Android Wear/Moto 360 Review28 Apr 2015
Disclaimer: Below is a wall of rambling and poorly worded text. Don’t judge me TOO much…
Just over a year ago, Google unveiled Android Wear, their version of Android specifically tailored for so-called “smart watches” or “wearables”. Among the first devices announced was the Moto 360. As the name implies, it was extremely notable due to it’s completely round display - something almost completely unheard of at the time (and even extremely uncommon today). Though the first two Android Wear devices launched on June 25, 2014 at Google’s I/O, the much anticipated Moto 360 wouldn’t be available until September 5. It seemed somewhat odd that the flagship smart watch wouldn’t be the first to arrive. It was announced at that same I/O that “everyone [there] whould receive their own Moto 360……when they are available…” Why wouldn’t Google just give everyone an LG G watch, since they were already available? The world may never know. That detail isn’t really the point of this post though.
My initial reaction to the announcement was excitement. It came before the Apple Watch was official in any way, so it was really the first of it’s kind. Sure there were things like the pebble and whatever samsung was scamming people into buying, but a major competitor backing their own OS was exciting thing. Developers would enjoy a very similar experience to what they were used to on normal Android (much the same way iOS developers were greeted by the Apple Watch tools). It seemed like an answer to an idea people have dreamt about for decades.
The announcement video had some examples of people using it. There were a lot of people biking. That was my first problem, I don’t bike. Like, ever. Still though, I could use it….driving? Yeah, I could use it driving, I reassured myself. They did things like open a garage by speaking to their watch using the familiar Google Now catchphrase “Ok, Google”. I was and still am a huge user of Google Now so I found that very exciting. I could have Google Now on my wrist at all times! But how did they open the garage? Does Android Wear come with the ability to integrate with all existing garage door openers? (As a side note, I would go on to develop my own IoT garage door opener, though we never made an Android Wear app and I never had a garage.)
Watching the video a second (or third, or fourth) time, my excitment began to wain. Literally every single one of the examples they used were people doing things that I never did. Catching a plane, riding on a bus, giving kids a bath, surfing, literally dancing to Chromeo while waiting in a long line. Chromeo for heavens sake! Google either seriously over-estimated the average consumer, or they were genius in believing they could convince the average consumer that they were cool enough that they did all these things. And lets face it, if I were ever caught riding on a bus, I would be already staring at my phone! If by some miracle I was not, I definately would not be comfortable replying to a text with my voice, out loud, on a crowded bus. Now way, Jose.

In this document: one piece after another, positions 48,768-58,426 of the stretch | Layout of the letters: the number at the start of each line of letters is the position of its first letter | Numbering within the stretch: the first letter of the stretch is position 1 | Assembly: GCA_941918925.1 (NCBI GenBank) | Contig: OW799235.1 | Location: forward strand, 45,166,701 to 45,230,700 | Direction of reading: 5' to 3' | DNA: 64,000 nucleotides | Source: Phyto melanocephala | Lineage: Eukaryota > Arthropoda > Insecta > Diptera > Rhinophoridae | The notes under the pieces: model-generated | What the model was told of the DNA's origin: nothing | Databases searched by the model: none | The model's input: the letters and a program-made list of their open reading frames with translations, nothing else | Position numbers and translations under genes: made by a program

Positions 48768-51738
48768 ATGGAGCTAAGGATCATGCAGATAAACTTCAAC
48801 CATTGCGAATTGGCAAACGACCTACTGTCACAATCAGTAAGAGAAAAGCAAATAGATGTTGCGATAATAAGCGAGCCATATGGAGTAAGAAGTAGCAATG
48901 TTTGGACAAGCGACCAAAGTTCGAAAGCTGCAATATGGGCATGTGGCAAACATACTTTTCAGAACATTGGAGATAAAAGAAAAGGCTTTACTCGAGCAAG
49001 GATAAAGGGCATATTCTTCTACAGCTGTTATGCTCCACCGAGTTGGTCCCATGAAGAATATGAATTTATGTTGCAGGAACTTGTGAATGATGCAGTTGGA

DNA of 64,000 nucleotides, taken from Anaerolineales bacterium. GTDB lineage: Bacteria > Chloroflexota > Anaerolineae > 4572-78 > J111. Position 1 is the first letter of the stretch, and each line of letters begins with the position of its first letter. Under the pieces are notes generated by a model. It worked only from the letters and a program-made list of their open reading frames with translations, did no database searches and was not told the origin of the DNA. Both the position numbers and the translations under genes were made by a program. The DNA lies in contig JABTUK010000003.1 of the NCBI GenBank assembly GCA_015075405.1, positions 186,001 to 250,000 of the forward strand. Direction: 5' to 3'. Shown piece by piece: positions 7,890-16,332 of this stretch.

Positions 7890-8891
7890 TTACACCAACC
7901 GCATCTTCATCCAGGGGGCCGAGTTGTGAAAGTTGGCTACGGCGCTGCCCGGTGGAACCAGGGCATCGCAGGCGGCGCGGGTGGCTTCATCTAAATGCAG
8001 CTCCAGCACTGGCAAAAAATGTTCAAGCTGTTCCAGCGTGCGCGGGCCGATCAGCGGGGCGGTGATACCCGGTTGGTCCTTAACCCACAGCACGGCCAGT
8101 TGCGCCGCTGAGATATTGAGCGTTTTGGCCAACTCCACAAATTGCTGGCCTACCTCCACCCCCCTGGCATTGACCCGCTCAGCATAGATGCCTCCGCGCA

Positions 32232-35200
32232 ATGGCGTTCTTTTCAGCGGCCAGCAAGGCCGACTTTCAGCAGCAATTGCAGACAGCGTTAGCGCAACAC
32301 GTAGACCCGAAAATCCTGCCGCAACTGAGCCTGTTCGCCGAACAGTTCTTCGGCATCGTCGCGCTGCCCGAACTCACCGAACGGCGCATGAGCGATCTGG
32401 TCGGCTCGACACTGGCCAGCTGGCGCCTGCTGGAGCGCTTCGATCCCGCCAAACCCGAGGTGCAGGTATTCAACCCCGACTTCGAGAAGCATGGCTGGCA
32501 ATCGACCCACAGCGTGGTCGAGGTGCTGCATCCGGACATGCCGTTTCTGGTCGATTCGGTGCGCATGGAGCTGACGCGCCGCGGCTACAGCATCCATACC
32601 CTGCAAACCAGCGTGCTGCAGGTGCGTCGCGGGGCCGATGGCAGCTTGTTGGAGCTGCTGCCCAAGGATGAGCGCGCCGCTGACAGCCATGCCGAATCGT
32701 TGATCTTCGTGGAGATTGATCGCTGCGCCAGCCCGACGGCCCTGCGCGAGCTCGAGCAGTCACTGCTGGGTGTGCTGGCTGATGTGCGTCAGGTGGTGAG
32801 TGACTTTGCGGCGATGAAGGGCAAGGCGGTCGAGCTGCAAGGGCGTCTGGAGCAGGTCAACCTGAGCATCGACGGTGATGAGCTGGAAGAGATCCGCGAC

So what would I do with a smart watch? I sit at a desk for 8 hours a day, drive home, and sit on a couch for the other 4-5 before going to bed. Now remember, I do use Google Now extensively, but all of the times I do, it is not inconvenient to take a phone out of my pocket. I don’t use Google Now while running down the street, raking leaves, or grocery shopping. Well, take that back, I use it grocery shopping when I’m trying to find out which song they’re playing on the radio (it’s always Fleetwood Mac). I use Google Now when I’m hanging out with my wife or friends and someone says “Which president built Mount Rushmore anyways?” It’s easier to whip my phone out, and from the lock screen say “Ok Google, which president built Mount Rushmore?” I also feel like it’s more conversational as well, as I don’t actually have to be looking at the screen while I’m doing any of those things. I can still be visually participating in a conversation. I do have to look at the phone once the result comes in, but that’s still conversational because I read it out loud, to everyone. It works very well. Doing any of this on a watch would not be any more or less convenient. But hey, it would definatly be cooler, right? Mr. James Bond over here figuring out how deep the mariana trench is by a simple voice command.
I was never really into watches either as a means for telling time or as an accessory. I have small girly wrists, so anything big or heavy is annoying to me. I had a Casio Calculator watch for a while though, and that was okay. Suffice to say I’m not really a watch persion. That was the first nail in the coffin, thinking back.
I think I remember telling myself I would be willing to try an Android Wear device if the price point was ~$100. The Moto 360 was announced for $249 and the LG G watch was $189. So that’s wear my willingness to try and adopt this technology came to a screeching halt. Since then, I’ve tentatively watched as the platform evolved and as a few more devices came along. All of them were still out of my price range. And with every review I still had an unanswered question: What does it actually do? More importantly, what would I do with it?